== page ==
A lecture with Ada Palmer (University of Chicago)
Cosponsored by the Department of History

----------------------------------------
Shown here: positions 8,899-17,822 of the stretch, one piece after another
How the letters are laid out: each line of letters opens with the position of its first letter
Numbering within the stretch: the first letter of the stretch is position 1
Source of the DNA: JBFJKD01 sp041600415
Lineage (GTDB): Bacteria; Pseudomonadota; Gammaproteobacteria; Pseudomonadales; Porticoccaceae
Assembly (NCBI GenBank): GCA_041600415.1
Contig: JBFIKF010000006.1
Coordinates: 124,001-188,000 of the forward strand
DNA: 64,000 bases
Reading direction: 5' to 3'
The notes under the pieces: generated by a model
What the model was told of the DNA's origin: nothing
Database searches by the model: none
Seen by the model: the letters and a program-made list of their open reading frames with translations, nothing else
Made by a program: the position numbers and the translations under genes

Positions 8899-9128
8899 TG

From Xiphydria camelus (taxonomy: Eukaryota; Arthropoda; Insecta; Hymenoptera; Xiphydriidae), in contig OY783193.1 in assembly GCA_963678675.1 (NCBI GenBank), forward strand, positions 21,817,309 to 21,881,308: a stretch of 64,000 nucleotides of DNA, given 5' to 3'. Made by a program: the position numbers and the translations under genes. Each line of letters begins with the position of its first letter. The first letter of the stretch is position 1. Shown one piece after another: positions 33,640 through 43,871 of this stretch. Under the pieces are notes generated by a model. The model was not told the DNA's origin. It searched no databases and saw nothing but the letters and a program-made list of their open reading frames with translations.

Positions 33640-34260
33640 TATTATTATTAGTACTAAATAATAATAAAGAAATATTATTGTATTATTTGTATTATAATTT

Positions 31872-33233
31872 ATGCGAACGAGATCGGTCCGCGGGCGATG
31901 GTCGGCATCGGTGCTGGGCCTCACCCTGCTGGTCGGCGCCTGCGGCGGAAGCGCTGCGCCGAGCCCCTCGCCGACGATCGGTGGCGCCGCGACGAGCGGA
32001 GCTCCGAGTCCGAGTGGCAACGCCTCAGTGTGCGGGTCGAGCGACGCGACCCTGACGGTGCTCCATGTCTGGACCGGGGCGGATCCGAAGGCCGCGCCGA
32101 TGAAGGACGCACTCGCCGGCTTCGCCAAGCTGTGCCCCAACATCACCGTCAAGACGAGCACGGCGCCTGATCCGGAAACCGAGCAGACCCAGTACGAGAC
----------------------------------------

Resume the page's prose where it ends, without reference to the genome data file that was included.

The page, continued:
It is difficult today to imagine a world in which religious communities were deeply intertwined with the civic order and when a third of a town’s population might be priests, monks, and nuns. In Renaissance Florence the Dominican Monastery of San Marco was intimately tied to every aspect of city life, from commerce and patronage, to civil broils and foreign invasions, to education and medicine, to the great artists, architects and radical thinkers who earned the Florentine Renaissance its eternal fame. This lecture will explore the monastery’s role as a center of social and spiritual life.